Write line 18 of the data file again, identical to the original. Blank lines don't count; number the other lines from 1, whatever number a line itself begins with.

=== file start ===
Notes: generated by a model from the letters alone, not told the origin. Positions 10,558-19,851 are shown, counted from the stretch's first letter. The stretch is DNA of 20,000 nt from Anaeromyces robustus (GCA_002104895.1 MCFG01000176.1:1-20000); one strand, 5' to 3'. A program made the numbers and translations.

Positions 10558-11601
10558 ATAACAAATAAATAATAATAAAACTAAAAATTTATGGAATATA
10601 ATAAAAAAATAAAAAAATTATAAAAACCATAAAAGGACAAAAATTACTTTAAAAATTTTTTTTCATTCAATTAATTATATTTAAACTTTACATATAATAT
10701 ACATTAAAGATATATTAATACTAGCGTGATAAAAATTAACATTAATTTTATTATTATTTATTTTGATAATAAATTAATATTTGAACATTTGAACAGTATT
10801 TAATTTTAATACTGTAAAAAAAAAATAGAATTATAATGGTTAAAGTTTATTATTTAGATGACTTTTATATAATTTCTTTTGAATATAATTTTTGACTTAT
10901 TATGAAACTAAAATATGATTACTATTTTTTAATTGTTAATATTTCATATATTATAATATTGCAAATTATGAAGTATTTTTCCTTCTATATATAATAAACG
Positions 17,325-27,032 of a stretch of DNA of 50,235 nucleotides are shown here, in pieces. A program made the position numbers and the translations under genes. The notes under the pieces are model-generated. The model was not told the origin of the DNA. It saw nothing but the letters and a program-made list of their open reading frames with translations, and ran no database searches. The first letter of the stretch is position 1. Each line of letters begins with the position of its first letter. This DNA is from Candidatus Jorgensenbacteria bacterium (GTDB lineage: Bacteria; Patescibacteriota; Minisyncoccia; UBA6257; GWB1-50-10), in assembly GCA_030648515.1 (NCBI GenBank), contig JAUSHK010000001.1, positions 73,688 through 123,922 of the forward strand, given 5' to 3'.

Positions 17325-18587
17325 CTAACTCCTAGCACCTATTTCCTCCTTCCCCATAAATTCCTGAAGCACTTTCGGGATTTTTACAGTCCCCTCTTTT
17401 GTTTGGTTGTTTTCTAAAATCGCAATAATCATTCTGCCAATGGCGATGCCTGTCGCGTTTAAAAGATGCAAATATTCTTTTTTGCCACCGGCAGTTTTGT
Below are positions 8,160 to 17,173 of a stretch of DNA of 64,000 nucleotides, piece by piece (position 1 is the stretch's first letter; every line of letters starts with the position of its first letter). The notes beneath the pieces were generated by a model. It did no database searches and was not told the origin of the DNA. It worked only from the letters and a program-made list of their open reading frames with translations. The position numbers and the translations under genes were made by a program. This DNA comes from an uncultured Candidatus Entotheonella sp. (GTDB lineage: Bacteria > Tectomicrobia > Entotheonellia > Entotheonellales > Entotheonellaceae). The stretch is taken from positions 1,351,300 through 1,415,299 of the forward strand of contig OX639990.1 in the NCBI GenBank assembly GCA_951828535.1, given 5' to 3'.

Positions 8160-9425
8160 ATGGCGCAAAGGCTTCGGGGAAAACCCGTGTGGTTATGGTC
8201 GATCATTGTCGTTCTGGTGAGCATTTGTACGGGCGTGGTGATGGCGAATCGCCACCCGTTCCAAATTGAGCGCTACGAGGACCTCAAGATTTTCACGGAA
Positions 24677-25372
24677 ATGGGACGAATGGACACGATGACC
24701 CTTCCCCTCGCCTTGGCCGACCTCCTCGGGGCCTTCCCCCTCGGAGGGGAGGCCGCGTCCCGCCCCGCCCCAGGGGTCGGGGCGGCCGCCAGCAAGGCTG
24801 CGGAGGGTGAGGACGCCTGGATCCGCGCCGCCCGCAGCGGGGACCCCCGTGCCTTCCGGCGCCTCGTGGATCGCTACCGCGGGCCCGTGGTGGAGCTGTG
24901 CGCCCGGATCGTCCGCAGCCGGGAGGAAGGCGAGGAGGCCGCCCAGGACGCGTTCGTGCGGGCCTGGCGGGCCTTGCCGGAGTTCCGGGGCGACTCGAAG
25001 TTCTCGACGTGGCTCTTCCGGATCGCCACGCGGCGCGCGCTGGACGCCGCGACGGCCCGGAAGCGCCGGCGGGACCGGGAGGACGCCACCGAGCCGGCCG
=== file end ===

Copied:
24701 CTTCCCCTCGCCTTGGCCGACCTCCTCGGGGCCTTCCCCCTCGGAGGGGAGGCCGCGTCCCGCCCCGCCCCAGGGGTCGGGGCGGCCGCCAGCAAGGCTG